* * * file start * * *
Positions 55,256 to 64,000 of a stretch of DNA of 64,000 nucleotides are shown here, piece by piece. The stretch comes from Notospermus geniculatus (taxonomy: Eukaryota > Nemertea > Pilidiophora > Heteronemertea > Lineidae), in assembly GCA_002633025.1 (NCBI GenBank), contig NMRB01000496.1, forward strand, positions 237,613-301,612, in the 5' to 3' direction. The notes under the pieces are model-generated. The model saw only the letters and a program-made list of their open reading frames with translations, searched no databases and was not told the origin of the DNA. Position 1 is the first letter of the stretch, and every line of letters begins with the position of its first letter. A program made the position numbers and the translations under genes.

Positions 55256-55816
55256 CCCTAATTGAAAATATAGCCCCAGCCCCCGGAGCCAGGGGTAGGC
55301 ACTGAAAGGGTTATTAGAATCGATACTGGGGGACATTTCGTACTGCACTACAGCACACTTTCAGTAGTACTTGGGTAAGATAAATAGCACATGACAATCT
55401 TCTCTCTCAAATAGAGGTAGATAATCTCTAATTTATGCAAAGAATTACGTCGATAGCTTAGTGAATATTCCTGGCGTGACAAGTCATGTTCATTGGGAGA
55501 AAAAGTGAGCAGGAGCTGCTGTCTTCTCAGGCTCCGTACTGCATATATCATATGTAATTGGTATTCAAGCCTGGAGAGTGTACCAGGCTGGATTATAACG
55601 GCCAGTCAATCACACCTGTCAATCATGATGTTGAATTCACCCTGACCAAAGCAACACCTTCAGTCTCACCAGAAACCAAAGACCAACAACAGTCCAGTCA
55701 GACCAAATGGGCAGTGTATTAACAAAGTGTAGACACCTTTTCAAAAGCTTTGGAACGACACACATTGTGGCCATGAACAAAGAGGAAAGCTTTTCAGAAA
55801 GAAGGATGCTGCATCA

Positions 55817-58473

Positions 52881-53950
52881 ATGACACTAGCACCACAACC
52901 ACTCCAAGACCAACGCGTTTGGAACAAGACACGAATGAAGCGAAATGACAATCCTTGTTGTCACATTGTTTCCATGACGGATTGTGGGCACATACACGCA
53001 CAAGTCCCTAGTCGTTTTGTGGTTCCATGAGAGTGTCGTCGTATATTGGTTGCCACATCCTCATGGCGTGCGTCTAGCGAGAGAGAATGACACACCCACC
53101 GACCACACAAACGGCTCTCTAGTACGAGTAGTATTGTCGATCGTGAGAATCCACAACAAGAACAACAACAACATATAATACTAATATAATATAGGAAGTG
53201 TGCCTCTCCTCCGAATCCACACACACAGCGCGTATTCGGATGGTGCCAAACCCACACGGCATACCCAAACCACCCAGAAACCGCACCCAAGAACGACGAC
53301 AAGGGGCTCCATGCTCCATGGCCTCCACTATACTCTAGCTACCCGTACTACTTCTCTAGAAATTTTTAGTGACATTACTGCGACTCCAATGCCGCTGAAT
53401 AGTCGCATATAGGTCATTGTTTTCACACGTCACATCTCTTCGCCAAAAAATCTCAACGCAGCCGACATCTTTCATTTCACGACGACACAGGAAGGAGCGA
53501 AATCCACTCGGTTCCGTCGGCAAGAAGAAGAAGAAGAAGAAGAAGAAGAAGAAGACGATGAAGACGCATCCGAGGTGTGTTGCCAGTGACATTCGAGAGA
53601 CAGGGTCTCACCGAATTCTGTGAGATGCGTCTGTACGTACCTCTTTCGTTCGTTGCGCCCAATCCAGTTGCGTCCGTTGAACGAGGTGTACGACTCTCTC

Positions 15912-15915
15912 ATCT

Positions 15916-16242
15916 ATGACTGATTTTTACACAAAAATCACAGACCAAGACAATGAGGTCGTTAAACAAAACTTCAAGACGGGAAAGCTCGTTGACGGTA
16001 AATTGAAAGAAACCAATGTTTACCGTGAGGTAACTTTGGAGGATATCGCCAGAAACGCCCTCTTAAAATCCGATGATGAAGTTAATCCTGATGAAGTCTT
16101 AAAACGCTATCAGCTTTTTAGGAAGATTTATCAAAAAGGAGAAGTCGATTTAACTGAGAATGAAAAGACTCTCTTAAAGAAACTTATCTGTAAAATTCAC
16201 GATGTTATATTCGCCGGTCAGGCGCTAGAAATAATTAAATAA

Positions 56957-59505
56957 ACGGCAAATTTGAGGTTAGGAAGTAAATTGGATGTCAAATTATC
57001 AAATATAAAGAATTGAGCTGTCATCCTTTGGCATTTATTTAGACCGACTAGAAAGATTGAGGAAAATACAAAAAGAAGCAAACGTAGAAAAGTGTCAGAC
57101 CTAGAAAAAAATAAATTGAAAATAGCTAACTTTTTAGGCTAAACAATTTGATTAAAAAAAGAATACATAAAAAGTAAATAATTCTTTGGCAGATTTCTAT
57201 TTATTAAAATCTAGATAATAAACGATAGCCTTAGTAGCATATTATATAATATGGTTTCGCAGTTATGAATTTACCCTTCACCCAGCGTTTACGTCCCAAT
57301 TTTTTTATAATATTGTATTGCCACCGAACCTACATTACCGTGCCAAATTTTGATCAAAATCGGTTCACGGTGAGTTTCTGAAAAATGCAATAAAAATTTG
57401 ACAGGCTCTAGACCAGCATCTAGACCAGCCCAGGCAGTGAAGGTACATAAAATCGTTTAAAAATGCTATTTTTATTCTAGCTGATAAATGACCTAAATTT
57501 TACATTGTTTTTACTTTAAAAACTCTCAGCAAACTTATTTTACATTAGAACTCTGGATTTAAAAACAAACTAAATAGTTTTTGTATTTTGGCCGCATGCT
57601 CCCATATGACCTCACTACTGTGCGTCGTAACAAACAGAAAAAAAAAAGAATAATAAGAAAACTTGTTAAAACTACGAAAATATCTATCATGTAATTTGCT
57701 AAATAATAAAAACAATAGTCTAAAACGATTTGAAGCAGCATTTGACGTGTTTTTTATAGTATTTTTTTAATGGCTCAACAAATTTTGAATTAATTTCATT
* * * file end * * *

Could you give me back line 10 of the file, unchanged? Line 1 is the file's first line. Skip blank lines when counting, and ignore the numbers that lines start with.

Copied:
Positions 55817-58473